Amoretti: Sonnet 86


Yes! It’s Edmund Spenser and Edmund Spenser rocks. However, this isn’t quite as good as his efforts included in the previous AS selection.

This sonnet is another part of his epic 89 poem series Amoretti that tell us his journey from fancying some young wench to eventually winning her heart. We are towards the end here and he is moaning about the fact that now he has her heart and they are an official Facebook couple (:p), he gets pretty miserable whenever they have to spend time apart.

protract – prolong;
adorne – wear;
noyous – annoying or irritating;
forlorne – abandoned, deserted;
faine – 
beguile – to deceive with charm;
ioyous – presumably just a variant spelling of joyous.

Since I did leave the presence of my Love,
Many long weary dayes I have outworne,
And many nights, that slowly seemd to move
Theyr sad protract from evening untill morn.
For, when as day the heaven doth adorne,
I wish that night the noyous day would end:
And when as night hath us of light forlorne,
I wish that day would shortly reascend.
Thus I the time with expectation spend,
And  faine my griefe with chaunges to beguile,
That further seemes his terme to extend,
And maketh every minute seem a myle. 
So sorrowe still doth seem too long to last;
But ioyous houres do fly away too fast.

Edmund Spenser (1552-1599)

Click through the tabs below to explore my analysis of different aspects of the poem.
ContextThemesContentLanguage and techniquesStructureTone


Edmund Spenser was one of the most famous writers of the sixteenth century and is generally considered to be one of the all time greats. He’s probably best known for writing The Faerie Queen, which celebrates the Tudor dynasty and Queen Liz in particular. 

We had two of his poems in the last AS selection (that you can have a little read of here –  Sonnet 54 and Sonnet 75), which were both from the same collections of 89 sonnets called Amoretti (old Italian for love or Cupid). This sequence details one chap’s attempts to woo a young lady. Most of them are full of his melancholy as she rejects his humble advances, but our poem is at the business end of the collection when he has the lady’s affections.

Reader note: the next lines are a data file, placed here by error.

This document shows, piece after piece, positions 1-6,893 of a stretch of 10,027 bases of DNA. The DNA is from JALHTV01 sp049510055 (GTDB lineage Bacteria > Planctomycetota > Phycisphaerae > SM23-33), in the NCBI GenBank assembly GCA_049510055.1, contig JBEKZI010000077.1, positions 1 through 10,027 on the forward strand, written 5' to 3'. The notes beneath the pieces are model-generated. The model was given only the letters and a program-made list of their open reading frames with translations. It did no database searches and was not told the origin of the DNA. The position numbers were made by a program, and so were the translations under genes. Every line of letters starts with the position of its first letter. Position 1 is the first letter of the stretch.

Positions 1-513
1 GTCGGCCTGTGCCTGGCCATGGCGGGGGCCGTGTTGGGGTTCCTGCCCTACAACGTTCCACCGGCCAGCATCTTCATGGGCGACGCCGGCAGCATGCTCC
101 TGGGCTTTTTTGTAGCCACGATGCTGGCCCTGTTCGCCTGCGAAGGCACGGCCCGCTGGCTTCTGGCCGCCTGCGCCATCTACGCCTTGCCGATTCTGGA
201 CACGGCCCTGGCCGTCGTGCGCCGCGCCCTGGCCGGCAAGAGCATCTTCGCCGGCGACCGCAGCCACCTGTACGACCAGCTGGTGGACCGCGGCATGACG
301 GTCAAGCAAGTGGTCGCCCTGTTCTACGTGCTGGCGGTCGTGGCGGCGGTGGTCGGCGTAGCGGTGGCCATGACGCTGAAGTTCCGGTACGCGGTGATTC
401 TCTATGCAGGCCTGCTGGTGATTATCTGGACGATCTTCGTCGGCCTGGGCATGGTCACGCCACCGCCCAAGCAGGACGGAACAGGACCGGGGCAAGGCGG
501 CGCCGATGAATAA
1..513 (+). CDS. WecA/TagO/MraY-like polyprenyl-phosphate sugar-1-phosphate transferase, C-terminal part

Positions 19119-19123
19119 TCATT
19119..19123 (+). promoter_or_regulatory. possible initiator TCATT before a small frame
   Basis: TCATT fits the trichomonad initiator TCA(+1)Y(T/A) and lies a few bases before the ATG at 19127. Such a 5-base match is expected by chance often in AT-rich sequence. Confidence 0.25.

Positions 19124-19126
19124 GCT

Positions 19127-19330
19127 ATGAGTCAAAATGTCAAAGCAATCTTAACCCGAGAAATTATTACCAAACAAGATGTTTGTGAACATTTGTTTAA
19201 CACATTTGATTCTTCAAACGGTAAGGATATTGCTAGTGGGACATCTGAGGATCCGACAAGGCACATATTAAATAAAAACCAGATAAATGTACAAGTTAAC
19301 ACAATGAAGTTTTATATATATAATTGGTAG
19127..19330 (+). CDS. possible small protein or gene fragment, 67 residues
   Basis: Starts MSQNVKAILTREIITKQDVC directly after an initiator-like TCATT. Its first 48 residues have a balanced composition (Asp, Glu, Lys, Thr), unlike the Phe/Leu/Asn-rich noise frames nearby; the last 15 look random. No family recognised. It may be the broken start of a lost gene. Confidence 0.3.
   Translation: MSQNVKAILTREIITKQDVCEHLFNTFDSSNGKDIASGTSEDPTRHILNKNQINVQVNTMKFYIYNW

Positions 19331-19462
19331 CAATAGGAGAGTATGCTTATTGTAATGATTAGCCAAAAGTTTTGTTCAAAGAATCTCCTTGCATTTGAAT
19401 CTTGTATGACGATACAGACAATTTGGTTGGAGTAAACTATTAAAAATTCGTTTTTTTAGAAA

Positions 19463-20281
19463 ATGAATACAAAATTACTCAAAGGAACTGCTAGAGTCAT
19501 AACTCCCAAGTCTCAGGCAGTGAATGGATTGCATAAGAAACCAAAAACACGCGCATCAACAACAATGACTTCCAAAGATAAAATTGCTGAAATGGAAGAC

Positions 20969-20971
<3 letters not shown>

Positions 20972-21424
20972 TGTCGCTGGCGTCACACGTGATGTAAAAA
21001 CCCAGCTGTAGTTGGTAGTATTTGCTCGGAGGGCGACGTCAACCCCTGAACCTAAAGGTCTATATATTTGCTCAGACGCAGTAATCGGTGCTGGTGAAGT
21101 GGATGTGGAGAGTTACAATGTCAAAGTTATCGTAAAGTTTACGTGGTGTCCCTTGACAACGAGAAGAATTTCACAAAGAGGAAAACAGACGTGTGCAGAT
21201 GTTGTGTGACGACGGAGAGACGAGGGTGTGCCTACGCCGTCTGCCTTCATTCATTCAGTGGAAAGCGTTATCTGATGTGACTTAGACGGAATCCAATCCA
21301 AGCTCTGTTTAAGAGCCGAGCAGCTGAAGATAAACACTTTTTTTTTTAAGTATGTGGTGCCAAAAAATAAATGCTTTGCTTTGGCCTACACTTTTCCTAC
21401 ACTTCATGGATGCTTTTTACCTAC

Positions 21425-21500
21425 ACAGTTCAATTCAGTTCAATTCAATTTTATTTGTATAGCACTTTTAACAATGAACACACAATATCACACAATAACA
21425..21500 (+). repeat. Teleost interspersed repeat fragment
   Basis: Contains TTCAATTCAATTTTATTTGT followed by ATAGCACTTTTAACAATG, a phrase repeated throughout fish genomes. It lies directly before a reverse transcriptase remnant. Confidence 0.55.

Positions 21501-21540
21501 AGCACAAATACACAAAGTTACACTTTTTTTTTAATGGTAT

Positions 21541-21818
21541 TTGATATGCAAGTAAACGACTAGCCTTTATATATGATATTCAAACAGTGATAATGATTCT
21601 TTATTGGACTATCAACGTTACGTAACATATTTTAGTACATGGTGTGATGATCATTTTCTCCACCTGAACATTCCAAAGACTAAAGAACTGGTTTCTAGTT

Amoretti is semi-autobiographical – with a bit of art thrown in there to make it a bit more interesting, no doubt – and follows his attempts to seduce and marry Elizabeth Boyle. You’ll be delighted to know he was successful. Like all happy endings though, it ended in death and, unfortunately for Spenser, his was only 5 years after they’d married. Hardly seems writing 89 sonnets for 5 years worth of happiness…

I love Spenser so much that I desperately wanted my wife to allow our first born to be an Edmund (also related to my love of The Count of Monte Cristo‘s bad ass hero!). However, she wasn’t convinced :(.



Love, love, love. It’s always love with Spenser. I’d again argue that this is a relatively immature form of love as it is filled with the heightened emotions of joy and misery rather than the more mature feelings of comfort and security.

Even though Spenser has got the girl, he is moaning about how difficult it is to bear a few days absence from her. I know this is good form in poetry, but in reality he wouldn’t be writing this if the relationship wasn’t relatively new. I rejoice for a few days off from my wife so I can play some Xbox or sit around in my pants all day (my current 6 month absence has been pretty hard though).